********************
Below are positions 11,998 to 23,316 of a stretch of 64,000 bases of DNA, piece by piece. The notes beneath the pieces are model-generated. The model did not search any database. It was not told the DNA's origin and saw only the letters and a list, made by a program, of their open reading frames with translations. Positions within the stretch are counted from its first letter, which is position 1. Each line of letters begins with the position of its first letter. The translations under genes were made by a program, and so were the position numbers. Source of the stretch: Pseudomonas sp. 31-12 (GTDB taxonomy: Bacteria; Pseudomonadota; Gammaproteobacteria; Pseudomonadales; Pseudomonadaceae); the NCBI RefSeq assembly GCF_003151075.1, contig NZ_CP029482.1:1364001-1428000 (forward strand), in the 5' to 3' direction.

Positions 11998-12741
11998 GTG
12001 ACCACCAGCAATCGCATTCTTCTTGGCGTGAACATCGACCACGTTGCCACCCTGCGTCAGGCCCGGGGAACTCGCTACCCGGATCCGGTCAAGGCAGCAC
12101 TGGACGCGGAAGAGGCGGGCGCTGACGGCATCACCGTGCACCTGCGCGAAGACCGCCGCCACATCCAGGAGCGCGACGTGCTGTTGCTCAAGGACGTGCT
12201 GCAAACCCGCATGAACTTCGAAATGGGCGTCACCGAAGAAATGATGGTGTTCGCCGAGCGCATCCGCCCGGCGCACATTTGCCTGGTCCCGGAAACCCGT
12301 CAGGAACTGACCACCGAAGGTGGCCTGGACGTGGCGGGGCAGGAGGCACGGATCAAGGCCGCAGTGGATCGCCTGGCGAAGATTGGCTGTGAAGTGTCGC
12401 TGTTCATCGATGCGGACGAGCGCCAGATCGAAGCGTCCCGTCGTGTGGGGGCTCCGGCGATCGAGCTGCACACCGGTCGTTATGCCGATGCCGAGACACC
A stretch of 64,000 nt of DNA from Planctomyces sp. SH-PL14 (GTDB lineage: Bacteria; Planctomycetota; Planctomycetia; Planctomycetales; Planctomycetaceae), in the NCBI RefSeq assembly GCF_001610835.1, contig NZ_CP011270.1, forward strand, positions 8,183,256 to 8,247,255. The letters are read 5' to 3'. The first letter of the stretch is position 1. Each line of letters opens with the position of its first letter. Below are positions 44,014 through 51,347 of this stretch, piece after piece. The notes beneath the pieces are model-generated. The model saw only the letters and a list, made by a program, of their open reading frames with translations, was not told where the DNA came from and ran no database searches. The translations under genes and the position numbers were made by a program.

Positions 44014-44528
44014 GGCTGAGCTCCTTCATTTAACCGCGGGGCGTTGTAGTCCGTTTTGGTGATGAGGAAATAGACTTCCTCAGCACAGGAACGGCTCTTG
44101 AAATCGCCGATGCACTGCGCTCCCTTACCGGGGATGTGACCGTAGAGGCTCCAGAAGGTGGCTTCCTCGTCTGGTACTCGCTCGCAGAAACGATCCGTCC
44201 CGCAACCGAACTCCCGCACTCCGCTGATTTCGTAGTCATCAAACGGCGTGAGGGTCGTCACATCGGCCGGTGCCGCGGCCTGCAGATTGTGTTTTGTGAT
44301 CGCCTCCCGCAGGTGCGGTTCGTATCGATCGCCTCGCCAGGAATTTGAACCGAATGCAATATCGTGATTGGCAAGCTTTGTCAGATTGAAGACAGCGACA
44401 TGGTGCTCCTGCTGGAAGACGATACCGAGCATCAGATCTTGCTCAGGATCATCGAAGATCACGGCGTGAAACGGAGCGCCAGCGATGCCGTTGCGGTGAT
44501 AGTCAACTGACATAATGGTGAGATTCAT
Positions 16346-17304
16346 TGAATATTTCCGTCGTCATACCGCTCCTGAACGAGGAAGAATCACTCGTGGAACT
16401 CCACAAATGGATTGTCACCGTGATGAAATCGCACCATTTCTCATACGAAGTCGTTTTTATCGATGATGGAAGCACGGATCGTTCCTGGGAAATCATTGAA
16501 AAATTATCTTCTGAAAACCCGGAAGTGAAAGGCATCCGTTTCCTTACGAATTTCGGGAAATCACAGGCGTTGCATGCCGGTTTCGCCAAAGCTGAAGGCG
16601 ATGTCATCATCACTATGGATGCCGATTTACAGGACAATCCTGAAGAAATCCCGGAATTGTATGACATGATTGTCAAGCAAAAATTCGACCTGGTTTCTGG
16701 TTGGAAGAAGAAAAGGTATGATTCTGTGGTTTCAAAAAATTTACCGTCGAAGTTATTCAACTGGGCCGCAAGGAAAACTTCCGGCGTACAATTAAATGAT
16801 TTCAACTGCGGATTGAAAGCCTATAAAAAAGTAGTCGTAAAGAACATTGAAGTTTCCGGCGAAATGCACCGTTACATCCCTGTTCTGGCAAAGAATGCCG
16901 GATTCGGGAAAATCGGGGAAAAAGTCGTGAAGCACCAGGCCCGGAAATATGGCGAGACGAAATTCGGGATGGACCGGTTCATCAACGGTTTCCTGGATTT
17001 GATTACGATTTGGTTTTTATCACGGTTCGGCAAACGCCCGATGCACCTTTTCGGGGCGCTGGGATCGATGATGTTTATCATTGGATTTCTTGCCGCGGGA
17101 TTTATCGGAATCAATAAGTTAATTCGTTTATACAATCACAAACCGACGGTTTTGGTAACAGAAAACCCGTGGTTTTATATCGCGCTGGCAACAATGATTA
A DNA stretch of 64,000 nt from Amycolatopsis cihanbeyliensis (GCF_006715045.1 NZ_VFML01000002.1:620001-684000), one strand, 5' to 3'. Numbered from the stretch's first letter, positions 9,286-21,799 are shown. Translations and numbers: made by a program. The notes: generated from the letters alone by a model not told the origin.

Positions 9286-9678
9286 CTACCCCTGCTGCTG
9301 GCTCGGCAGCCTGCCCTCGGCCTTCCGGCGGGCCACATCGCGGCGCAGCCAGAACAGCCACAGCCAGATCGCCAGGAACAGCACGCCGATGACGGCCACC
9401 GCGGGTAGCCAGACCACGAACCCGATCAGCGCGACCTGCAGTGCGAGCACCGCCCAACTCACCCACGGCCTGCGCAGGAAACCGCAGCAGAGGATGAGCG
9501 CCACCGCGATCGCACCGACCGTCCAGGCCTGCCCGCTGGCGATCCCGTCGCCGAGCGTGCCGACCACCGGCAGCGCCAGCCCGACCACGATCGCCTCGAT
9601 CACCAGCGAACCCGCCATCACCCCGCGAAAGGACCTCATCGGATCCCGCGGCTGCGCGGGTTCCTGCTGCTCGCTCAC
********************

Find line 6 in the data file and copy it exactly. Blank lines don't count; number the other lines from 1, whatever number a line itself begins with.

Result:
12201 GCAAACCCGCATGAACTTCGAAATGGGCGTCACCGAAGAAATGATGGTGTTCGCCGAGCGCATCCGCCCGGCGCACATTTGCCTGGTCCCGGAAACCCGT